Lloyd Vernet Bridges Jr. was an American film, stage and television actor who starred in a number of television series and appeared in more than 150 feature films. He was the father of four children, including the actors Beau Bridges and Jeff Bridges. He started his career as a contract performer for Columbia Pictures, appearing in films such as Sahara (1943), A Walk in the Sun (1945), Little Big Horn (1951) and High Noon (1952). On television, he starred in Sea Hunt 1958 to 1961. By the end of his career, he had re-invented himself and demonstrated a comedic talent in such parody films as Airplane! (1980), Hot Shots! (1991), and Jane Austen's Mafia! (1998). Among other honors, Bridges was a two-time Emmy Award nominee. He received a star on the Hollywood Walk of Fame on February 1, 1994.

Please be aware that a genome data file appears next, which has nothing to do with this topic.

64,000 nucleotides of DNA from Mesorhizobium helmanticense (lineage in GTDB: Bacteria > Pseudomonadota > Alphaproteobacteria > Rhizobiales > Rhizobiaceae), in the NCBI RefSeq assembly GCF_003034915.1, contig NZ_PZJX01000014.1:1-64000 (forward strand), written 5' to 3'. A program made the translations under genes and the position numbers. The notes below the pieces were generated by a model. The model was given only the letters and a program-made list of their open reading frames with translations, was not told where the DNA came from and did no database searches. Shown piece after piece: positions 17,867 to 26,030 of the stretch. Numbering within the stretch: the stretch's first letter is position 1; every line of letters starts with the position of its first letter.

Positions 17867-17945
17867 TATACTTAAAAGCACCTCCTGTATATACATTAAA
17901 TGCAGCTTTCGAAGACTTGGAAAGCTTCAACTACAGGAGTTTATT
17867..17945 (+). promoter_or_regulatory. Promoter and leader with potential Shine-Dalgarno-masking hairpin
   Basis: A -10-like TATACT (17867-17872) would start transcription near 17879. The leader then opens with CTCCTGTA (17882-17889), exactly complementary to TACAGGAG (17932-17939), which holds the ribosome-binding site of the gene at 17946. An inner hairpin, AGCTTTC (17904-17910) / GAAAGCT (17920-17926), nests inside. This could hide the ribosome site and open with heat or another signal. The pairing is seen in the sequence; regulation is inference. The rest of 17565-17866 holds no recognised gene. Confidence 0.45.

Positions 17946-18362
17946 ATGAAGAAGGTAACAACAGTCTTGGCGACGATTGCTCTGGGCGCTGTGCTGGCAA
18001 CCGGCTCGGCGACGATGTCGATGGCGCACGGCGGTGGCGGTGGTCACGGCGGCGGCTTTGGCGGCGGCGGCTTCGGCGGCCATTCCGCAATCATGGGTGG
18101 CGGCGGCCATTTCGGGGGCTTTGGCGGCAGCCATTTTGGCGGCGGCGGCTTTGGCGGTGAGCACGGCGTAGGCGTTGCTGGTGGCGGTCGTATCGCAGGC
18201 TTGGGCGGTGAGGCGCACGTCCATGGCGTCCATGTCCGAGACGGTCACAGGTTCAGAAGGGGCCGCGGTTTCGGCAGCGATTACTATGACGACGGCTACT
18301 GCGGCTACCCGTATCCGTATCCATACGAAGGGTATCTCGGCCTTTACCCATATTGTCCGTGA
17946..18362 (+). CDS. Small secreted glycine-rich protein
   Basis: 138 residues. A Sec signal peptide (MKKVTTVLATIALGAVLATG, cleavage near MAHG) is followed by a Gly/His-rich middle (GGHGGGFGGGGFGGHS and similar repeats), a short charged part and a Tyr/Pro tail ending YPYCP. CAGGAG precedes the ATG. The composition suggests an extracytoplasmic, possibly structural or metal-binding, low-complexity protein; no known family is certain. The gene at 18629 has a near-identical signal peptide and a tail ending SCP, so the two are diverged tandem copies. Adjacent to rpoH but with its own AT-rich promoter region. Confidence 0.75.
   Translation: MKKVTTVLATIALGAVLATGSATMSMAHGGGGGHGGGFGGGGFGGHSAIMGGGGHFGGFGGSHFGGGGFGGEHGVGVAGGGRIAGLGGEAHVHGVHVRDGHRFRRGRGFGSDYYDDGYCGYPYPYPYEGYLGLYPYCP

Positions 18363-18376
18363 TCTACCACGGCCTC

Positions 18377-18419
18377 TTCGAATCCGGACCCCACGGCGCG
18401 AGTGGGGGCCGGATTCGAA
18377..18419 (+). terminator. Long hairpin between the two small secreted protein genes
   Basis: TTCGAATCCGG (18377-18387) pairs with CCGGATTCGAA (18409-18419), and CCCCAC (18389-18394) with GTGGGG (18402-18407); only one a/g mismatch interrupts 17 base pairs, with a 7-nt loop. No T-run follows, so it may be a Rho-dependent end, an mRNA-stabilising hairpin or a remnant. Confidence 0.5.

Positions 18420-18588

Nancy Lou Marchand was an American actress. She began her career in theatre in 1951. She was most famous for her television portrayals of Margaret Pynchon on Lou Grant and Livia Soprano on The Sopranos.
Richard Dutoit Carlson was an American actor, television and film director, and screenwriter.
Donald Carl Swayze is an American character actor, noted for acting in dramatic series and soap operas as well as several feature films, and theatrical work.
Dennis Patrick was an American character actor, primarily in television.